The big surprise from Amazon this week is not the fact that the company now has 55 million subscribers for its Amazon Music subscription service, but rather that Amazon has told us so.
Traditionally Amazon does not give out meaningful metrics, and it’s unlikely this is the start of a new trend, rather a shot across the bows of Apple, which last year announced it had 60 million subscribers. That said, Amazon Music still has less than half Spotify’s 113 million subscribers.
Amazon Music is claiming nearly 50% growth year on year across the key US, UK, Germany and Japan markets and over 100% growth in next level markets like France, Italy, Spain and Mexico.
Looking at those countries one might see a similarity with Amazon’s Kindle Unlimited ebook streaming service, but that list is in fact about where the similarities end.
Here’s where Amazon Music Unlimited is today:
Argentina, Belgium, Bolivia, Chile, Colombia, Costa Rica, Dominican Republic, Ecuador, El Salvador, Guatemala, Honduras, Nicaragua, Panama, Paraguay, Peru, Uruguay, Cyprus, Malta, Czech Republic, Liechtenstein, Luxembourg, Netherlands, Poland, Iceland, Bulgaria, Estonia, Finland, Greece, Hungary, Latvia, Lithuania, Portugal, Slovakia, Sweden, and Gibraltar.
Only one of those countries, Netherlands, has a Kindle store, and none have Kindle Unlimited. (Some countries – Belgium, Gibraltar, Luxembourg and Liechtenstein – have Kindle access via neighbouring France or Germany, but not in their own right.)
When we turn to Amazon Video the gap with the Kindle operation becomes a gaping chasm, with Amazon Video available in all but a handful of countries where political challenges prevail.
Partly here we see Amazons indifference to publishing at the global level’. It’s been five years since Amazon last launched anew Kindle store.
But the wider issues here are a) the indifference of all the big western retailers to the emerging publishing markets, whether subscription or a la carte sales, and b) publisher-imposed territorial restrictions – a historical anachronism from a bygone era when print was the only meaningful option.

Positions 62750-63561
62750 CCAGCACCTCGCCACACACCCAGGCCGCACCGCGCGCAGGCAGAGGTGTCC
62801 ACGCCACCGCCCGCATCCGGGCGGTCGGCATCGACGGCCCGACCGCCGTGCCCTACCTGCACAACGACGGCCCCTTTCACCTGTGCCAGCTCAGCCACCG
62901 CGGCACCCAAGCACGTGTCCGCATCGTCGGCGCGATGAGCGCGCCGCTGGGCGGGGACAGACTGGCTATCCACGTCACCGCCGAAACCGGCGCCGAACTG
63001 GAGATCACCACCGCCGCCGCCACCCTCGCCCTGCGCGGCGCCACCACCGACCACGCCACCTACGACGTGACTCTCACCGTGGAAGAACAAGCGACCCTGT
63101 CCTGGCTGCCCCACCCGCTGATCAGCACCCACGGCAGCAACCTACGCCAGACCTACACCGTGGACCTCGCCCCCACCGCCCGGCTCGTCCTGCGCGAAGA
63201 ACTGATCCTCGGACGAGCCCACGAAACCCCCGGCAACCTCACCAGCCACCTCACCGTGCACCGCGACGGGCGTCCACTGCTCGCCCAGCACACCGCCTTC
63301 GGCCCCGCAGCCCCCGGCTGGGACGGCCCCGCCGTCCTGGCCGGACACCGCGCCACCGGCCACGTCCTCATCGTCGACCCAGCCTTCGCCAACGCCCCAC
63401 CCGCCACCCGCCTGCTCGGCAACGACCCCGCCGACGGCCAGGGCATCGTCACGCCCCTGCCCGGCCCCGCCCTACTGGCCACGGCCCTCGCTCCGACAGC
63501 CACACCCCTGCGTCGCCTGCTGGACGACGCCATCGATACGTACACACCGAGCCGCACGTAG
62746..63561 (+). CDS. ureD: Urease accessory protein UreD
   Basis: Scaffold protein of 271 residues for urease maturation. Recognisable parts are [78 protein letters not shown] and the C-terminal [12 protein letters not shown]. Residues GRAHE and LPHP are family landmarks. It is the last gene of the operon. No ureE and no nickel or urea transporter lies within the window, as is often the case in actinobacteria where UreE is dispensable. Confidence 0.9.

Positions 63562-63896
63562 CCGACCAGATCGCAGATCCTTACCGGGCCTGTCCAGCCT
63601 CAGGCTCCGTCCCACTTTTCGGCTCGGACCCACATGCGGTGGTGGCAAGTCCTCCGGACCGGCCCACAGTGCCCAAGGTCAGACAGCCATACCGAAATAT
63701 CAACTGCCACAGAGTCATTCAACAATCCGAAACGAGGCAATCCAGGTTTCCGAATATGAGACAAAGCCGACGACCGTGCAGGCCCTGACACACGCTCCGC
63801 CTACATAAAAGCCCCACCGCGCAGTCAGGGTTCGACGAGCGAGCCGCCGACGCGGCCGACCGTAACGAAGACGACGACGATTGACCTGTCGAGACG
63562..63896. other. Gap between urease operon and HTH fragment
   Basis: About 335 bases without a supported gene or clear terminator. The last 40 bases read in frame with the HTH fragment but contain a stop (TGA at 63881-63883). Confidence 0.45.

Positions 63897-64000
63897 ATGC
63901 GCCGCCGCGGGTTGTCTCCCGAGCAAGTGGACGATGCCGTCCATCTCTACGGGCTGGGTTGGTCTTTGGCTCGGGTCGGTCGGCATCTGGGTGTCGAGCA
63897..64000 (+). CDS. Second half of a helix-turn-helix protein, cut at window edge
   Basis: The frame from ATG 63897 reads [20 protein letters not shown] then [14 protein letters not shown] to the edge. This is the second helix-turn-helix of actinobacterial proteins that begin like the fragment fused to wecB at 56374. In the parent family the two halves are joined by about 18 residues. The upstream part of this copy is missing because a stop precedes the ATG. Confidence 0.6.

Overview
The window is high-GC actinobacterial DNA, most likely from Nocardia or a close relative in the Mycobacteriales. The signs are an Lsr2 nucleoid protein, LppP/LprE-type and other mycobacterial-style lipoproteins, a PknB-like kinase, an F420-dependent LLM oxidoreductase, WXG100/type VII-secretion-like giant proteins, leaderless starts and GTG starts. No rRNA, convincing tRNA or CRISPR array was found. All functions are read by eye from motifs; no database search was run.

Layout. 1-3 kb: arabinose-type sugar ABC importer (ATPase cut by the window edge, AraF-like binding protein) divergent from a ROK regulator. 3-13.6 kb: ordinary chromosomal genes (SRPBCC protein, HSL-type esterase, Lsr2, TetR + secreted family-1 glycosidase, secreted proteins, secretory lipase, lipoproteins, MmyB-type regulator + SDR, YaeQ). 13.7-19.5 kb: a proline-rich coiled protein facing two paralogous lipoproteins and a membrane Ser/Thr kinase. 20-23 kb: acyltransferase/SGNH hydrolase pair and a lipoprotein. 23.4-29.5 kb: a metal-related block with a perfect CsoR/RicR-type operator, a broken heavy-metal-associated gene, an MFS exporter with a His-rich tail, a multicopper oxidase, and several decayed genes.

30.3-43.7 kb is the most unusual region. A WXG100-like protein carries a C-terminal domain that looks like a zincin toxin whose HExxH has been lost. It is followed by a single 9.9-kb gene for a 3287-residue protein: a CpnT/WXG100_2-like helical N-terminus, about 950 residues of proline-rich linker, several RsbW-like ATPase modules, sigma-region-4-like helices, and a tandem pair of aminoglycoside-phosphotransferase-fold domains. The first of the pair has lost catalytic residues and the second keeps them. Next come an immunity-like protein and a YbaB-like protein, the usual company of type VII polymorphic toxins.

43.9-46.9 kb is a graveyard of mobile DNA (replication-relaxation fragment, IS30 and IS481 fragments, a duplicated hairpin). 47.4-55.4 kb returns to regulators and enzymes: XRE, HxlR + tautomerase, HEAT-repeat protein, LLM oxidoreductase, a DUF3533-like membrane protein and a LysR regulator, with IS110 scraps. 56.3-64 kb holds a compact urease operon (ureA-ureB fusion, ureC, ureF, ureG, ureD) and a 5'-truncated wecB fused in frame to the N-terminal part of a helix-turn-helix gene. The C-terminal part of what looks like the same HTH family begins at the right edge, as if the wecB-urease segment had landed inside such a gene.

This week we of course have had the news that PRH has pulled its titles from all unlimited subscription services.
PRH have since stressed repeatedly that they have no imminent plans to go it alone with their own subscription model, but that is a very powerful non-denial.
In the wider publishing world news-focussed publishers are largely agreed that the future is subscription, and that advertising-based publishing models are on the way out.
But that’s to underestimate the flexibility of the subscription models emerging – a topic I hope to return to here soon.
But what we are clearly seeing are parallel models emerging, determined primarily by the existing infrastructure.
The big publishers in the mature markets are too wedded to (ideologically), and invested in (financially), the print-first model to make that leap of faith and embrace digital subscription in a big way.
But in the smaller and emerging markets we are seeing real interest in and demand for a model that lets consumers choose their content without unit-price friction.
Much of the resistance to this comes from publishers who prefer to believe digital subscription is somehow only workable in a handful of markets, but almost every month the subscription operators prove that argument wrong, by expanding into those exact markets deemed unsuitable for subscription.
Take the expansion of the France-based subscription service YouScribe for example, as it launched in Africa.
The bottom line is, both video and music streaming show clearly that consumers in thee countries welcome the model, and that they have the tech infrastructure in place to make it happen.
Books are not music or video, of course, but nor are they so very different.
It was bold of PRH to experiment with unlimited subscription, and I suspect there’s more to their pulling out of the model than just what has been said in the official statement.
Again I’d come back to PRH stating categorically it had no imminent plans for its own D2C adventure and note that the word imminent was not used lightly.
PRH understand as well as any that we can’t put the subscription genie back in the bottle. Rather we need to embrace the new opportunities while limiting the damage to existing models.
Publishers still on the fence about subscription – or worse, still in denial – really need to reconsider their position.
The 2020s will be the decade subscription comes of age. As consumers adapt to subscription as the new normal for content consumption so a la carte retail, and especially non-digital retail, will struggle.
By 2030 the publishing landscape will be as different from today as today is from 2010.